Chinese Holly, Horned Holly 'Burfordii Nana'

Ilex cornuta

Family: Aquifoliaceae (a-kwee-foh-lee-AY-see-ee) (Info)
Genus: Ilex (EYE-leks) (Info)
Species: cornuta (kor-NOO-tuh) (Info)
Cultivar: Burfordii Nana



Foliage Color:

Unknown - Tell us

Bloom Characteristics:

Unknown - Tell us

Water Requirements:

Drought-tolerant; suitable for xeriscaping

Where to Grow:

Suitable for growing in containers


4-6 ft. (1.2-1.8 m)


24-36 in. (60-90 cm)


USDA Zone 6b: to -20.5 C (-5 F)

USDA Zone 7a: to -17.7 C (0 F)

USDA Zone 7b: to -14.9 C (5 F)

USDA Zone 8a: to -12.2 C (10 F)

USDA Zone 8b: to -9.4 C (15 F)

USDA Zone 9a: to -6.6 C (20 F)

USDA Zone 9b: to -3.8 C (25 F)

Sun Exposure:

Full Sun

Sun to Partial Shade

Light Shade


Plant has spines or sharp edges; use extreme caution when handling

Bloom Color:

White/Near White

Bloom Time:

Mid Spring


Grown for foliage



Provides winter interest

Other details:

Unknown - Tell us

Soil pH requirements:

6.1 to 6.5 (mildly acidic)

Patent Information:


Propagation Methods:

From softwood cuttings

From semi-hardwood cuttings

Seed Collecting:

N/A: plant does not set seed, flowers are sterile, or plants will not come true from seed


This plant has been said to grow in the following regions:


Gaylesville, Alabama

Vista, California

Wilmington, Delaware

Bartow, Florida

Jacksonville Beach, Florida

Keystone Heights, Florida

Ocala, Florida

Oldsmar, Florida

Braselton, Georgia

Clarkston, Georgia

Tifton, Georgia

Russell, Kentucky

Vacherie, Louisiana

Bay Springs, Mississippi

Waynesboro, Mississippi

Morehead City, North Carolina

Enid, Oklahoma

Charleston, South Carolina

Inman, South Carolina

North Augusta, South Carolina

Antioch, Tennessee

Culleoka, Tennessee

Allen, Texas

Cedar Park, Texas

Dallas, Texas

Fort Worth, Texas

Garland, Texas

Houston, Texas (2 reports)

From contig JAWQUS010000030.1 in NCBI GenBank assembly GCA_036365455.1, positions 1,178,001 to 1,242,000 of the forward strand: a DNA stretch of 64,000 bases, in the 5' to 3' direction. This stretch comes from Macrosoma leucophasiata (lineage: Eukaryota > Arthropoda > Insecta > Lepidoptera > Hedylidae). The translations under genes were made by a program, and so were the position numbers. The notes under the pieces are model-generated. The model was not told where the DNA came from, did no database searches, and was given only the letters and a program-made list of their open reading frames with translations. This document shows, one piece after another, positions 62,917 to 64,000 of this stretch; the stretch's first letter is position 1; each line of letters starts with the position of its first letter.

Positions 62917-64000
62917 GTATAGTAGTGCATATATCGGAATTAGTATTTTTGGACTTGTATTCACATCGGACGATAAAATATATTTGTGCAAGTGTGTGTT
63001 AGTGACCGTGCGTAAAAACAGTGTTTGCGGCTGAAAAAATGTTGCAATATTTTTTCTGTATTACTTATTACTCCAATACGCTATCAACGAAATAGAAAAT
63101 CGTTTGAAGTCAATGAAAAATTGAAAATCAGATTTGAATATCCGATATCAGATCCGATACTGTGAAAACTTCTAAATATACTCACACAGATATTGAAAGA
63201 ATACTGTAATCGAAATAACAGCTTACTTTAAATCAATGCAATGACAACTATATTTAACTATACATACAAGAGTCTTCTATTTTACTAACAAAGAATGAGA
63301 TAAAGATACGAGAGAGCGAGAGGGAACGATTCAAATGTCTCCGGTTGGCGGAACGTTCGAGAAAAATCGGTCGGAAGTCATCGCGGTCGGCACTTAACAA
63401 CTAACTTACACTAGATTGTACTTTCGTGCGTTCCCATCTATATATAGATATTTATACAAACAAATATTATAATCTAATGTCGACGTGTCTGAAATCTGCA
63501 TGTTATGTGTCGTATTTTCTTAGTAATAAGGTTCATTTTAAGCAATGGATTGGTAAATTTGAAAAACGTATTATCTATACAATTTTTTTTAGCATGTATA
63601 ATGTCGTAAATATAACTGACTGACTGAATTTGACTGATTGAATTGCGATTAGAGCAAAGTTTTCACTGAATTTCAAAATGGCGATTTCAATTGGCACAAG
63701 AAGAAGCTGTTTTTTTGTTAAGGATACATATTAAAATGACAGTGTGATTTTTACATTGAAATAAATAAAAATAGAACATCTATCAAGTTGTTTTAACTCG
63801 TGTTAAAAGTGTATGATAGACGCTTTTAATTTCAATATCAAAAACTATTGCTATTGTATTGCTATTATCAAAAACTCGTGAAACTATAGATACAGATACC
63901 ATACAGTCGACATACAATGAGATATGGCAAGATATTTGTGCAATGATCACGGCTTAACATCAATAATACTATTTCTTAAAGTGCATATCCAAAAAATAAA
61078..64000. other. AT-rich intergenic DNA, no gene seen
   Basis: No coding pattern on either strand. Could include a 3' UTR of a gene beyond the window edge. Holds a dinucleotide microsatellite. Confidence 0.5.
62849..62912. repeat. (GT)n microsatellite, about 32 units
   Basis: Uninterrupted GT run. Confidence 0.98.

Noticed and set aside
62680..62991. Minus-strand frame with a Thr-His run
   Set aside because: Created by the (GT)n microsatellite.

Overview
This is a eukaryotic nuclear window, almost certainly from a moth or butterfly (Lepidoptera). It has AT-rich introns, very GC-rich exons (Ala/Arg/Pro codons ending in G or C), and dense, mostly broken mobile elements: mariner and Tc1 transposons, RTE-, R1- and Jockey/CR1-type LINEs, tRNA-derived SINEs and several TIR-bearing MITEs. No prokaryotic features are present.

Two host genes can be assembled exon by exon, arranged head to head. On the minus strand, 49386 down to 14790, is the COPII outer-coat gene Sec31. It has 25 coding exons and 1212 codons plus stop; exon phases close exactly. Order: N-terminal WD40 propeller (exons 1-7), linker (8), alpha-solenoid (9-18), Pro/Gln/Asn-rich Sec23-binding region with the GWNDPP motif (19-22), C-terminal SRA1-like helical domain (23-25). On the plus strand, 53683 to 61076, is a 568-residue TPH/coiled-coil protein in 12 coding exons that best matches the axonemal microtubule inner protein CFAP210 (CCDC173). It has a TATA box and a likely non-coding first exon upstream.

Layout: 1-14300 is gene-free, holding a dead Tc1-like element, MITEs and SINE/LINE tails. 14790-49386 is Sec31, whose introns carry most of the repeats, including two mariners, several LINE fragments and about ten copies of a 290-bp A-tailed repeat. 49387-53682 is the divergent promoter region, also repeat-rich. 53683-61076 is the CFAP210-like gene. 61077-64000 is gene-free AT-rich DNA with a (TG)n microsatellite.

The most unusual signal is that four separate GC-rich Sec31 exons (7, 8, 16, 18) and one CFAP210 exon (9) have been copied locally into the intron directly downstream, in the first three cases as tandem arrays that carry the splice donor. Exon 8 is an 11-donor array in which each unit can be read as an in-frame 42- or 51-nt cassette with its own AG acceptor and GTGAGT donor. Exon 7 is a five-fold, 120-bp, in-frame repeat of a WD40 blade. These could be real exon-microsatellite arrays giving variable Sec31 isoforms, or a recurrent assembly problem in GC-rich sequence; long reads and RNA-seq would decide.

Murchison, Texas

Richardson, Texas (2 reports)

Spring, Texas

The Colony, Texas

Victoria, Texas

Virginia Beach, Virginia

show all

Gardeners' Notes:


On Apr 21, 2013, shewhoplants from Tifton, GA (Zone 8b) wrote:

I purchased 2 of these plants from Lowes 3yrs ago. Till this day I have not seen one berry. I then purchased 6, from Lowes, 2 years ago. Not seen any berries on these. They were full of berries when I purchased them. What is wrong. They are in part sun. Do Buford Hollies need a male plant to make berries. I have heard they do not. Does someone in this cyber world know and can help me?


On Jan 21, 2013, Fires_in_motion from Vacherie, LA (Zone 9a) wrote:

Yes, it's a pretty, essentially unkillable shrub. It would probably survive a nuclear attack, in fact. But my comment is about the size of it. My next-door neighbor planted a fence of this plant around his backyard decades ago, and now each plant is around 8 feet high and wide, making an impenetrable mass. And it's only that small because he goes out there with a chainsaw several times a year to massacre them. (Yes, he specified to me that they are the dwarf form, not the regular Burford.) Without all his trimming, each tree would easily be 15 feet tall. The bases are very wide, about the width of a football.

You can see a photo of part of the exact hedge I'm talking about in the background of this photo I took of my Olea europaea 'Arbequina': ... read more


On Mar 2, 2012, Southernbell421 from Ocala, FL (Zone 9a) wrote:

This is a nice shrub. Just watch the leaves as they are pointed.
It takes a cutting real well and just general watering is fine with this shrub. It's leaves give a good color and in the winter it puts out alot of showy red berries (non eatable!).


On Jul 13, 2006, greenbud from Houston, TX (Zone 8b) wrote:

Excellent foundation shrub. Mine is limbed up like a tiny tree. Very compact foliage, very shiny leaves. Drought tolerant.


On Jan 9, 2006, berrygirl from Braselton, GA (Zone 7b) wrote:

I will ditto everything mothernature said about this plant. So far it has been absolutely care-free for me. I really don't have to keep it pruned, but I have 1 on each side of my garage and one seems to be growing faster than the other. I top prune to get them to look even. Other than rainfall, it gets no supplemental watering at all. Our dry hot summers don't seem to faze it.
I will say that in the spring they are covered with sweet-smelling blooms and these attract tons of bees- of which I am allergic to.


On Dec 13, 2004, MotherNature4 from Bartow, FL (Zone 9a) wrote:

This dwarf cultivar has slightly twisted, dark green leaves that look as though they have been polished. It is very compact compared to the species.

It is hardy, evergreen and produces many berries. One of my favorite landscape plants.